The Running Man (1987) (part 1 of 4)
The Running Man combines two of my favorite things: Stephen King and Arnold Schwarzenegger movies. Based very loosely on a novella that King wrote, Running Man tells the tale of one Ben Richards, a down and out family man who gets involved with a deadly game in order to win money to help his sick child. It’s a rather dark, dreary piece that King wrote under his Richard Bachman pseudonym. The story unfolds in a depressing yet gripping manner, but I find it pales somewhat in comparison to the glorious hunk of cheese that is the film based on the book.
The story was altered drastically to fit Arnold’s persona, and an element of satire was thrown in as well. Given that this is first and foremost an Arnold Schwarzenegger movie, it goes without saying that the level of satire found here isn’t quite as successful as that in other action films of the day. It works fine, but when you stack it up against other movies in the genre, it falls flat.
In the film, Ben Richards is a cop who gets set up, and is blamed for a massacre when he refuses to fire on civilians. He escapes prison and falls in with some rebels looking to take down the establishment, in the form of a TV network run by Damon Killian (Richard Dawson). Written by the same guy who did Commando, this was Arnold’s first film after Predator, and it’s a prime example of what made his movies such huge hits. It’s relentlessly stupid, aggressively violent, chock full of cheesy humor, and a hell of a lot of fun. I give it 8 out of 10 rocket sleds. Let’s check it out.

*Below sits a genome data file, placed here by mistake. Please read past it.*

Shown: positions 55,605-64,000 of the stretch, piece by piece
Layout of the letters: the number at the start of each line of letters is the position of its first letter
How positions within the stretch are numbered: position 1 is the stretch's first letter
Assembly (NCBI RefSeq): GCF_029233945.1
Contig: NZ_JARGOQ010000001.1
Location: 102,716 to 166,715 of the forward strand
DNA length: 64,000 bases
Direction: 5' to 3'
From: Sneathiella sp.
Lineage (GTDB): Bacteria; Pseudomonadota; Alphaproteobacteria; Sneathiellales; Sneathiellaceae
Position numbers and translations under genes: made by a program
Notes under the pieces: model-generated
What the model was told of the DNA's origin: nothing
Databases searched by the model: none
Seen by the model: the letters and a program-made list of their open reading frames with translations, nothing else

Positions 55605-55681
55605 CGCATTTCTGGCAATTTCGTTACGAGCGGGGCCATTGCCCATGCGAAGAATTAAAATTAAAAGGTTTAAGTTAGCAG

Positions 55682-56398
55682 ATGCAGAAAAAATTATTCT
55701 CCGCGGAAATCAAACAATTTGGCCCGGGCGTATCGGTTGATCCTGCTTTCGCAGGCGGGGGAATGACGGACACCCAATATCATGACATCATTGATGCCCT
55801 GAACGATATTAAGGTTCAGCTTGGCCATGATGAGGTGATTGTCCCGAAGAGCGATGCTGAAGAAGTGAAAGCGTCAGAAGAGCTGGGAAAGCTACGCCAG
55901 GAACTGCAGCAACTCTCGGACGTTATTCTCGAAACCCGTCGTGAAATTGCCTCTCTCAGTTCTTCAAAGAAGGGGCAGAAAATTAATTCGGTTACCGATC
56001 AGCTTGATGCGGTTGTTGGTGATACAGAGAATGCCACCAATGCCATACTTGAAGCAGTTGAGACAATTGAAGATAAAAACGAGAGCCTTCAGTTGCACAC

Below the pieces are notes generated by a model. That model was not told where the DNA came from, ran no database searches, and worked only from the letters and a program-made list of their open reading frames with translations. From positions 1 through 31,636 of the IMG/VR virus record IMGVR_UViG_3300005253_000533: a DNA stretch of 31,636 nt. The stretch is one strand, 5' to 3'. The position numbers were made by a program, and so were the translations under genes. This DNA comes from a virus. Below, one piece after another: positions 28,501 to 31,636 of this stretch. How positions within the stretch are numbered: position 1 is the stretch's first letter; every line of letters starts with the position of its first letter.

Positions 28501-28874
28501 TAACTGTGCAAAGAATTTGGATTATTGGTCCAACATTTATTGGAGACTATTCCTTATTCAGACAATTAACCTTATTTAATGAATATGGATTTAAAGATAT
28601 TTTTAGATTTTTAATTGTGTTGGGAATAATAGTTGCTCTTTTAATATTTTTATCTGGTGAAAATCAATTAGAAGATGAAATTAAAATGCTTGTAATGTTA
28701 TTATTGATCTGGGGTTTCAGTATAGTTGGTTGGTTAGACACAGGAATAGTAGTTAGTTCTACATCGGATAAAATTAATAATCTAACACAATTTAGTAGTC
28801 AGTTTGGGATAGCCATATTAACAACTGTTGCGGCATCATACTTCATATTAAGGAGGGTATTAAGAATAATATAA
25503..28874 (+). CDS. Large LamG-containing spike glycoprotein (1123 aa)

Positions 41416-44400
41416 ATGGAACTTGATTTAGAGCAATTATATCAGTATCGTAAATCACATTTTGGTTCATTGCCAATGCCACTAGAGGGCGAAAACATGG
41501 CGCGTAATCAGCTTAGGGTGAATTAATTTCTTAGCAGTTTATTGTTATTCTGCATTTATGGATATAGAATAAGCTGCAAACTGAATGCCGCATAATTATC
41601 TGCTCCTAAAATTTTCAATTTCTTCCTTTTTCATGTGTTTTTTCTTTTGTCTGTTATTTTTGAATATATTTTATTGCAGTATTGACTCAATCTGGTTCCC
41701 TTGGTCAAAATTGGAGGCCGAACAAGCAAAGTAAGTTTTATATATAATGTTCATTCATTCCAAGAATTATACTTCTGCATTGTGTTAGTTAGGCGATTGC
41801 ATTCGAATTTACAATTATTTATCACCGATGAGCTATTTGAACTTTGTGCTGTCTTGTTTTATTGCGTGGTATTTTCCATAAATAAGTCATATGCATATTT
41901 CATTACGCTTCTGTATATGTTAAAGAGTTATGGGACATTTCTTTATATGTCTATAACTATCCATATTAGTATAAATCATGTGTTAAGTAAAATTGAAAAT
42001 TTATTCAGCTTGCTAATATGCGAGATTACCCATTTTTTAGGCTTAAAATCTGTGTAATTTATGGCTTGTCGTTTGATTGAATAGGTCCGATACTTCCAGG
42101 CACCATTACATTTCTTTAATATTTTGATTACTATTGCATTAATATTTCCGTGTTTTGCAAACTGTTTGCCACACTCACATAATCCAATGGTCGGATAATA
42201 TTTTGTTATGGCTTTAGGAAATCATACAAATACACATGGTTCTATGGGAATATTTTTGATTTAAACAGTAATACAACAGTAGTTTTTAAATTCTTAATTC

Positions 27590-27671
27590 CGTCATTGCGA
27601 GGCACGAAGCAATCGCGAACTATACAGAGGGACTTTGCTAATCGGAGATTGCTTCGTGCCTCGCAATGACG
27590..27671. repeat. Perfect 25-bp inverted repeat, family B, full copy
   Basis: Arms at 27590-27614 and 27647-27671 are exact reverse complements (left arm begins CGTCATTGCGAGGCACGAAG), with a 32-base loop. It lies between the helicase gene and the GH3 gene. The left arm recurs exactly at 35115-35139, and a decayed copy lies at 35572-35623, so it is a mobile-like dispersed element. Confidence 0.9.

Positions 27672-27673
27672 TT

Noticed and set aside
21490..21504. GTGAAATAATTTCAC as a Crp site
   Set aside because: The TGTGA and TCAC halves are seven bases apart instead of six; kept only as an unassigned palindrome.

As an odd side note, this film almost ended up starring Christopher Reeve, but he passed on it in favor of Superman IV. I can’t say I blame him for going with the deal that the Superman film offered, but one does have to wonder how this movie would have turned out with him in the lead.
We begin with some cheesy synthesizer music courtesy of Harold “without Beverly Hills Cop my career would be nothing” Faltermeyer, as several blocky animations of a running man spin us into the title of the film. Right off the bat, it’s clear we’re in cheesy ‘80s heaven, as the graphics are wonderfully primitive by today’s standards.